Pancasila Can be an Alternative Solution to Combat Religious Extremism
By Eva Kusuma Sundari
INDONESIA — While attending the conference, “Freedom of Religion or Belief and Gender Equality Seminar: Positive Synergies,” organized by the International Panel of Parliamentarians for Freedom of Religion and Belief (IPPFoRB) in New York on September 19-22, I was asked an interesting question related to Pancasila: How can Pancasila overcome the global threat of religious extremism?
The gentleman from Germany who asked me this question was curious about the role of Pancasila in helping Indonesia, a Muslim majority nation, avoid getting trapped in religious conflicts, like those plaguing the Middle East. Indonesia’s constitutionalist strategy is unique especially, and the ideology of Pancasila defines that uniqueness.
The question itself reflects the old debate that continues to reappear at the UN, as representatives and member states search for responses to the global trend of religious extremism. UN officials, along with activists, are beginning to realize that a purely secular approach, which ignores religious groups, is no longer relevant to the current situation.
In its 72nd year of existence, the UN faces the fact that 79 percent of the world’s population is confronted with the threat of violence due to religious extremism (Pew, 2016). This threat is not restricted to the Middle East, but extends across the world, including to the ASEAN region, where the threat of Buddhist extremism in Myanmar has endangered the lives of ethnic Rohingya Muslims.
In Indonesia, past religious conflicts have contributed to still unsolved problems of internally displaced people adhering to the Ahmadiyya sect of Islam in West Nusa Tenggara and West Java, as well as Shi’a Muslims in Sidoarjo. The Sunda Wiwitan and Ahmadiyah groups in Kuningan are also still fighting for the fulfilment of their civil rights due to intolerant groups who pressured local rulers against granting them their rights.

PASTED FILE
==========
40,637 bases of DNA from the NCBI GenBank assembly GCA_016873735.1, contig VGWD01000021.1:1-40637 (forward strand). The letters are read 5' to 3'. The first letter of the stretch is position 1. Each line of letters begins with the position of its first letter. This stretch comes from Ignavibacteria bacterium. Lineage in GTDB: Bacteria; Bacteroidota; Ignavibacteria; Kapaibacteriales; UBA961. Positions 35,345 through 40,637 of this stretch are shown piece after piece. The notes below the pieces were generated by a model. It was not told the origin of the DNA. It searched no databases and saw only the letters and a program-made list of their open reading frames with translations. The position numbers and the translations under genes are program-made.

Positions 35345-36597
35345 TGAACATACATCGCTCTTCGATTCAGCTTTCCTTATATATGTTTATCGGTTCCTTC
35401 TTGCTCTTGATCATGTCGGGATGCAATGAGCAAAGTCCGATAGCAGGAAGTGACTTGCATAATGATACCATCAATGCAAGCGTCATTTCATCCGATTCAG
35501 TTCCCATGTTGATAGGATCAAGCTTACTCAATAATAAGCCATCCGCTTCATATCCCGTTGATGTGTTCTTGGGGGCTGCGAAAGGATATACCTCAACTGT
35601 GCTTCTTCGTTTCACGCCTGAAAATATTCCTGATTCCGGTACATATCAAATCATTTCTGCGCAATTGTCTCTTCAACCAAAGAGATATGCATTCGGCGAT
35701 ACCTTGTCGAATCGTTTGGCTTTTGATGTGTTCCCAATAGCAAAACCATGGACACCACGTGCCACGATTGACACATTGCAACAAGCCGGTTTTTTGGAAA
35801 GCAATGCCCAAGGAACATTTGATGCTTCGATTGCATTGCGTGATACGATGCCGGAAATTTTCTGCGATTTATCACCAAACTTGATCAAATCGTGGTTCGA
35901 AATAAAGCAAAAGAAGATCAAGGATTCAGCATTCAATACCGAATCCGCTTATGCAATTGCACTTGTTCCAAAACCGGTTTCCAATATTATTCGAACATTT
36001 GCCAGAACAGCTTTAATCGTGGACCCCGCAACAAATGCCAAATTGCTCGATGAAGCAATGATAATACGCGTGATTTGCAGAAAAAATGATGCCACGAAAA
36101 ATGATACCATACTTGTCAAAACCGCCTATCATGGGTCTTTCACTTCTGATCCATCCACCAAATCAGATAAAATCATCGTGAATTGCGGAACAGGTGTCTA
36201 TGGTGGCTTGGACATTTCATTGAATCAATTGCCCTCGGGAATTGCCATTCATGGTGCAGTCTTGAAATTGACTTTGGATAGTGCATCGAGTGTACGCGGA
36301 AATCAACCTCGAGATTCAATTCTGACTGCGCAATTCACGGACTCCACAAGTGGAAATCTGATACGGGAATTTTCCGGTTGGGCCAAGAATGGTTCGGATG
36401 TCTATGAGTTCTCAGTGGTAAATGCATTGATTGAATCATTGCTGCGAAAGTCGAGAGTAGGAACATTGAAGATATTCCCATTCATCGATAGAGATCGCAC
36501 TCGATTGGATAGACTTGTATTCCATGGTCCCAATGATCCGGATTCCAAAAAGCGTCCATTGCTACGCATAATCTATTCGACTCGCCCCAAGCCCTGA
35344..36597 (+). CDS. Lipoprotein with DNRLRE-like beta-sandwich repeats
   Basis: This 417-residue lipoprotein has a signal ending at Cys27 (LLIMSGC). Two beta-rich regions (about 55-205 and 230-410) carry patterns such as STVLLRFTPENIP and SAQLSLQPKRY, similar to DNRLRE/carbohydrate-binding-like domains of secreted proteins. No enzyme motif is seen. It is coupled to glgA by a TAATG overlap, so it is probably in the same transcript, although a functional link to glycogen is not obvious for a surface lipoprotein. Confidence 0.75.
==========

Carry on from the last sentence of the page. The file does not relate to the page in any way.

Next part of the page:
In a secular country that ignores religious identity, extremist groups seize the empty space of religious meaning and monopolize it with the discourse of an exclusive religion. The superiority of a particular religion is highlighted so that it often raises an intolerant, anti-diversity attitude and does not hesitate to promote violence and discrimination against religious and racial minorities.
Single-faith states that discriminate against minority religions face similar situation. Groups that monopolize ownership of “true” interpretations of religion often end up triggering religious extremism by promoting hatred and violence to preserve their dominance.
States that embrace strict secularism or religious monopolism fail to cope with extremism because both approaches deny the important role of religious minorities in society. Both approaches have proven unable to create societies that are tolerant and respectful of diversity.
The world needs an alternative political system that recognizes the importance of an inclusive religious identity. In such a system, tolerance would be institutionalized so that diversity and mutual respect can be taught in the education system and disseminated to society systematically.
Religion in a cultural manner
In Indonesia, Sukarno proved to be a visionary. His ideas from 1945 provide important answers to the needs of the world today. At that time, he rejected both Turkish-style secularism and the Islamic republican state of Pakistan, even though Indonesia shares the characteristic with both those nations of a Muslim-majority population. He proposed the Foundation of the Pancasila State based on the One Godhead.